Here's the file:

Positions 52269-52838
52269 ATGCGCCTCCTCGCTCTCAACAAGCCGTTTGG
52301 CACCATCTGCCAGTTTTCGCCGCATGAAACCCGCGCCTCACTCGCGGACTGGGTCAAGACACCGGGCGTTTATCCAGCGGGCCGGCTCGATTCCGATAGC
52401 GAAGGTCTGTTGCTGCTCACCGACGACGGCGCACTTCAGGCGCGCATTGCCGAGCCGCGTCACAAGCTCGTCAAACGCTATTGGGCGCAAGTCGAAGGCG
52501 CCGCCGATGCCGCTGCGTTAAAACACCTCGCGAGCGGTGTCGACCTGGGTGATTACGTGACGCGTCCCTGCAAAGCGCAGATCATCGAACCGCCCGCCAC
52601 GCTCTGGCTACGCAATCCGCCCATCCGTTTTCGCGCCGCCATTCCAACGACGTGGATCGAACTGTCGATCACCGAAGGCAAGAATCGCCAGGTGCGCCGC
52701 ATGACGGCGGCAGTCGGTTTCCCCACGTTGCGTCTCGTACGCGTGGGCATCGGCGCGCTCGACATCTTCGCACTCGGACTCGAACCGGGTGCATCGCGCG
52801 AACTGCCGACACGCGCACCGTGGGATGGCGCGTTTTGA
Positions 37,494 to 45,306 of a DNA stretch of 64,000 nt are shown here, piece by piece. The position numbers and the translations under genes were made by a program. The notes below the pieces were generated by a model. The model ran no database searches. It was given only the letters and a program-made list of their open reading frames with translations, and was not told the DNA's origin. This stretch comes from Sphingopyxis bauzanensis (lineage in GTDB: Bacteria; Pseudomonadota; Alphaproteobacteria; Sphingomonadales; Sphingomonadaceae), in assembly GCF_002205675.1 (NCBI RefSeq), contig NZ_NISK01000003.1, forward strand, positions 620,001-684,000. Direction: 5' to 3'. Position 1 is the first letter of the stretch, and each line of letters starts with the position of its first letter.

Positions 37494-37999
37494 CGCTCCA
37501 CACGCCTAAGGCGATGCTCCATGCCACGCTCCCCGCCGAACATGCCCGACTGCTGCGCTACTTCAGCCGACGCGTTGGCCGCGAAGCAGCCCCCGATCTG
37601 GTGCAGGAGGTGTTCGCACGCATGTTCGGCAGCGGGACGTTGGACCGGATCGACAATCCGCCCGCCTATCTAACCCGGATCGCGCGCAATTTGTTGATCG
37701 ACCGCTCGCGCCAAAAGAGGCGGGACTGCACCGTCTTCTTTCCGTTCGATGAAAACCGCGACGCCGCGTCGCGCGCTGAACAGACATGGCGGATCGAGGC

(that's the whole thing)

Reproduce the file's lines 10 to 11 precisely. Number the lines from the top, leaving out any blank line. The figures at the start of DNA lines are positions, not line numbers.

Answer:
Positions 37494-37999
37494 CGCTCCA